— Dwayne Allen, Clemson (6-4, 255): Allen, a consensus All-American and the winner of the John Mackey Award as the nation's top tight end, declared for the draft with one year of eligibility remaining. He finished the year with 50 receptions for 598 yards and eight touchdowns — all setting school records for a tight end — to help Clemson to its first ACC Championship in 20 years. Two of those touchdowns came in the conference title game victory over Virginia Tech.
Part 1: 19 Quarterbacks.
Part 2: 30 Running backs.
Part 3: 47 Wide receivers.
— Drake Dunsmore, Northwestern (6-3, 235): Dunsmore played "superback" for the Wildcats. The Big Ten's first-team tight end, he caught 45 passes for 522 yards as a senior. Of his six touchdowns, four came against Indiana. His 1,425 career receiving yards are tops among tight ends in school history. Dunsmore jumped onto a national stage during the wild Outback Bowl game against Auburn to cap the 2009 season, when he rumbled for a 66-yard touchdown. His father, Pat, played tight end for the Bears for two seasons.
— Michael Egnew, Missouri (6-6, 245): With a pass-happy scheme, Missouri produces prolific college tight ends like hydrogen and oxygen produce water. However, Chase Coffman — the son of Packers Hall of Fame tight end Paul Coffman — has been a bust in Cincinnati and Martin Rucker hasn't done anything in the NFL, either. So, Egnew has that history working against him. As a junior, he was the team MVP and a consensus All-American with 90 catches, even though the Packers' D.J. Williams won the Mackey Award. He caught 50 passes for 523 yards and three touchdowns as a senior. The former high school wide receiver is the eighth of nine siblings.
— Coby Fleener, Stanford (6-6, 244): Fleener caught 34 passes for 667 yards — a robust 19.6 average — and 10 touchdowns during a dynamic senior season with quarterback Andrew Luck. His breakout year started when he was a junior, when he caught six passes for 173 yards against Virginia Tech in the Orange Bowl, with touchdowns covering 41, 58 and 38 yards. His real first name is Jacoby. When his mom was pregnant, she was watching a Washington Redskins game and spotted stud offensive tackle Joe Jacoby.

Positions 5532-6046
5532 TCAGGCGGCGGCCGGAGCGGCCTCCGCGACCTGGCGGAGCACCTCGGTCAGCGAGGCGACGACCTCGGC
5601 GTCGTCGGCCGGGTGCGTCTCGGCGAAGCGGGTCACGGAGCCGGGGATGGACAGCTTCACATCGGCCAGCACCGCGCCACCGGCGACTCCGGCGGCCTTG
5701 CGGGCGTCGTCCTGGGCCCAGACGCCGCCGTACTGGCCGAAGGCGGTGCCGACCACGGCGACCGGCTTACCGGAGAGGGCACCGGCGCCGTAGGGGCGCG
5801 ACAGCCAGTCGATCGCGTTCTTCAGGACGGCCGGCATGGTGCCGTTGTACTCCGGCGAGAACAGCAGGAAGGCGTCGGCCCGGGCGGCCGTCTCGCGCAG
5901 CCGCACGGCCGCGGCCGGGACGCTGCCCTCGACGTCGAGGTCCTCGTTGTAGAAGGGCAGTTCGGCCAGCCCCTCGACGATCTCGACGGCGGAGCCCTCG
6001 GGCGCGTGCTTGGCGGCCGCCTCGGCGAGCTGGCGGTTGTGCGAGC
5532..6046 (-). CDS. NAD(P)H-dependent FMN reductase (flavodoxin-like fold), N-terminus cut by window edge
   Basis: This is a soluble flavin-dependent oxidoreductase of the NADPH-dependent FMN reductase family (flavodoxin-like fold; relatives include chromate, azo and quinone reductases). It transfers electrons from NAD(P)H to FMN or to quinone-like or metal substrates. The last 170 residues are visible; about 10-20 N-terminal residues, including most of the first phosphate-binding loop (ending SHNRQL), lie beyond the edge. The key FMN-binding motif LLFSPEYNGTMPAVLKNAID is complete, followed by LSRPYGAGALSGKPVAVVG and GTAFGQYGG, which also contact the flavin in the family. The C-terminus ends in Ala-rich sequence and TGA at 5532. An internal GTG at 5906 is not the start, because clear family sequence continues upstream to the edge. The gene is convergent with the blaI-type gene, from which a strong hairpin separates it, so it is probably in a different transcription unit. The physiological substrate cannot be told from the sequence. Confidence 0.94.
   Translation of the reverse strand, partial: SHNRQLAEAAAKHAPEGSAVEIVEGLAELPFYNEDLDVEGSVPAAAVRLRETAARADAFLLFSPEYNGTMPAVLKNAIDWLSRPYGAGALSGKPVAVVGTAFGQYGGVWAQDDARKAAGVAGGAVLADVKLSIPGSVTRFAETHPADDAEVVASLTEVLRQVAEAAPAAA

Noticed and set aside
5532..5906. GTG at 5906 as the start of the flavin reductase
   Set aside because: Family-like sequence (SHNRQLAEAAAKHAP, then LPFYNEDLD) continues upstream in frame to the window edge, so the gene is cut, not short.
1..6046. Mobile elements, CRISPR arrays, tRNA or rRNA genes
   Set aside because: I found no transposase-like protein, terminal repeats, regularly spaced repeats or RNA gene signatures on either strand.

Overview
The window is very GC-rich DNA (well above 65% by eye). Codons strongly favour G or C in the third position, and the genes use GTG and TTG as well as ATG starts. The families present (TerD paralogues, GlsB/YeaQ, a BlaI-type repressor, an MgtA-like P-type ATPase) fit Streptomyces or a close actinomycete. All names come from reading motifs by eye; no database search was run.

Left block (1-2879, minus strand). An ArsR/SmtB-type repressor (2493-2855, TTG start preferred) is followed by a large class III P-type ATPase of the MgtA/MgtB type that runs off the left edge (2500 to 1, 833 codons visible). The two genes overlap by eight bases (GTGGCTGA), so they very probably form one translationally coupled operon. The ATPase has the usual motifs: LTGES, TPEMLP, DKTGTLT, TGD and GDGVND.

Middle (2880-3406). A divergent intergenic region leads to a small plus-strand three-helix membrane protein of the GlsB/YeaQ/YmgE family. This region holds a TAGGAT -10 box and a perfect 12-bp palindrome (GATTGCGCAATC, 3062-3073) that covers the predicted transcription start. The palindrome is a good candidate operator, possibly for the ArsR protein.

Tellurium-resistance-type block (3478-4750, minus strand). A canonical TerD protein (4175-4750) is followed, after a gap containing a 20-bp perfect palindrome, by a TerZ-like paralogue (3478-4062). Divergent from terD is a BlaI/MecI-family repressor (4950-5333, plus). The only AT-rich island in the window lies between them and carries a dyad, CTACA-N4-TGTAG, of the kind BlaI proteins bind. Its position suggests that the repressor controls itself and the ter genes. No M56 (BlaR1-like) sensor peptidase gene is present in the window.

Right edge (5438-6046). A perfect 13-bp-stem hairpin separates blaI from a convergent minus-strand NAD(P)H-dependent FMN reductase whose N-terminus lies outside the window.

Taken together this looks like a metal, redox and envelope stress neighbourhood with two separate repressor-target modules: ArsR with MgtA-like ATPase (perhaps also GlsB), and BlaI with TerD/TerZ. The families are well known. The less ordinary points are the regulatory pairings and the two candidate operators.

— Ladarius Green, Louisiana-Lafayette (6-6, 236): Green caught 51 passes for 606 yards and tied for the team lead with eight touchdowns during a senior season in which he was a Mackey Award semifinalist for the second consecutive year. He helped the Ragin' Cajuns reach their first bowl game in 41 years. His 22 career touchdowns topped all tight ends nationally. When Green was a sophomore at Booker T. Washington High School in Pensacola, Fla., he was a 5-foot-10 quarterback.
— James Hanna, Oklahoma (6-4, 243): Hanna went from 18 catches and seven touchdowns as a junior to 27 catches and two touchdowns as a senior. Hanna provided a shot in the arm to an offense that didn't get a single touchdown from its tight ends in 2009. As a junior, he had a career-long 76-yard touchdown grab against Oklahoma State. Following the theme at this position, Hanna played receiver at Flower Mound (Texas) High School.
— Cory Harkey, UCLA (6-4, 270): Remember when tight ends were blockers? That's Harkey. He caught exactly one pass in 14 starts as a senior after grabbing 10 balls in 12 starts as a junior. His father, Michael, is the bullpen coach for the Yankees. A first-round pick by the Cubs in 1987, he pitched in the majors for eight seasons and compiled a record of 36-36.